Retailers in Germany seek to re-open, as rules shift again

Retail landlords in Germany are re-opening parts of their portfolio this week, after the national government greenlit the resumption of trade for smaller stores, alongside car dealerships, bike and bookshops.

'The relaxing of these restrictions means that tenants responsible for 92% of Greenman Open’s rent are entitled to be open,' Johnnie Wilkinson, CEO of Greenman, told PropertyEU.

However, the CEO of Greenman, the Dublin-based investor in German food-anchored retail parks and retail warehouses, warned that the situation differed markedly between the regions.

'Whilst the German government has announced a relaxation of the lockdown, it is up to each state to interpret the measures,' Wilkinson noted. 'As a result some states are allowing some large scale retailers stores with a sales area of more than 800 m2 to open a portion of their stores up to 800 m2 of sales area. Some states, Berlin included, have yet to announce how they intend to implement the measures in detail.'

Different rules
Leading German retail landlord ECE said it had studied the different rules across the country and believed that some of its smaller stores could now re-open in twelve German states. The first relaunches were scheduled from Monday. Small variations still apply, such as the requirement for shops in Saxony malls to have external doors if they wish to re-open.

Shops in the state of Brandenburg get the green light as of Wednesday 22 April, with the situation in Bavaria and Thuringia likely to evolve after 27 April. However, smaller stores in shopping centres in Berlin and Saarland remain shuttered.

Meanwhile, Hamburg-based retail property specialist Redos said it had also been examining the possibilites offered by the new regulations together with retailers, shop owners and the centre management teams of its shopping centres.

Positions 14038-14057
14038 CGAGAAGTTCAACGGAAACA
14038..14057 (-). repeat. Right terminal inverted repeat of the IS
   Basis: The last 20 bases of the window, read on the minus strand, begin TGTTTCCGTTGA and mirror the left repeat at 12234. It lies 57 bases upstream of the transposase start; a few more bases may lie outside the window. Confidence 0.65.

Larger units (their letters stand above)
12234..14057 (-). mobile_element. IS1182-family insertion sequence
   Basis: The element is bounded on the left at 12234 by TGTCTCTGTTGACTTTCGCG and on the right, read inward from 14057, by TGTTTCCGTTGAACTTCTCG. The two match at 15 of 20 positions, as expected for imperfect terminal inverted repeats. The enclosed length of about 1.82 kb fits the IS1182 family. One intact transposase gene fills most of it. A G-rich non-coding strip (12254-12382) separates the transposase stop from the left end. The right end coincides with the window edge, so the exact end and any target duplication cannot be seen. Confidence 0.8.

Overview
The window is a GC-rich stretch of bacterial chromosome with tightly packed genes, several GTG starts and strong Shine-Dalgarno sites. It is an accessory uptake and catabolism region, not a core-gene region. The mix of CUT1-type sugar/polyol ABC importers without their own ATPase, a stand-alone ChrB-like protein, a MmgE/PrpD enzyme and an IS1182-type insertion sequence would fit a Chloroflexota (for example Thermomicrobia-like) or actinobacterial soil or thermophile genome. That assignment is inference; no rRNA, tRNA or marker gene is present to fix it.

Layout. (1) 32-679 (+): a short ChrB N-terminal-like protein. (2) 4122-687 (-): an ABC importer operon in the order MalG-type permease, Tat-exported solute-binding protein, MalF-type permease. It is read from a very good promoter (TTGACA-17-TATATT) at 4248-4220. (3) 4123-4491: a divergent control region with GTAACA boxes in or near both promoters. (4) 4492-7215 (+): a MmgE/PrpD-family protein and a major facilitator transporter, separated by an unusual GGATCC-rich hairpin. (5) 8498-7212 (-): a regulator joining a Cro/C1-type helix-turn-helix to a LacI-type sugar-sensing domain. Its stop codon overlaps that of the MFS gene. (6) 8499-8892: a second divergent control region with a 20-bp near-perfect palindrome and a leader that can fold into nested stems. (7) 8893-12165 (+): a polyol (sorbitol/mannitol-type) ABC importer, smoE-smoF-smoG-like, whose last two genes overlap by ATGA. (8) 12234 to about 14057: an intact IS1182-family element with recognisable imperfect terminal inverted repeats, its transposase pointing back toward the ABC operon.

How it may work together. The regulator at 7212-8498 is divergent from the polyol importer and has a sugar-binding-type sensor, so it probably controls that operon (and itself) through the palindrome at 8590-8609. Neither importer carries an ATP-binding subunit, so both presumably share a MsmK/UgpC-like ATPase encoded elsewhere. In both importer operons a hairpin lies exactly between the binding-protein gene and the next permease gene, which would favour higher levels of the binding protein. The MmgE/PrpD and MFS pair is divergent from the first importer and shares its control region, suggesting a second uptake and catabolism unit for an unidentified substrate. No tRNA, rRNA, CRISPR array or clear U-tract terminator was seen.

At Rhein-Ruhr Zentrum for example, Redos' largest asset located in the densely populated Rhine-Ruhr area, which is managed by ECE, shops from different sectors such as clothing, leather goods and perfumery were able to re-open on Monday following 'intensive preparations to meet hygiene requirements and to ensure the necessary safety and cleanliness', according to the firm.

Redos said it welcomed the opportunity to return 'diverse shopping' to its mall, beyond the range of offers to cover daily needs.

Comprehensive range
Christine Hager, managing director and head of shopping centre asset management at Redos, told PropertyEU: 'We are happy that we are able to offer our customers a more comprehensive range of products in our centres again. At the same time we are aware that we are still far away from the previous normality. In all further measures we take, the safety of our customers and the employees in the centres is our and the retailers' top priority.'

However, many retailers appeared to still be in the 'wait and see' phase.

Wilkinson added: 'It’s too early to say if retailers will make use of these rights. One can see a situation where continued low frequency of footfall might deter tenants from opening some or all of their stores.

'However, the relaxation of the shutdown will give landlords a very strong position in rent payment discussions with those tenants who 'can pay rent but won’t pay'. These tenants may be receiving government support (in one or more forms) and if they allowed to open for business their argument for the non-payment/deferral of rent payments is substantially weakened.'


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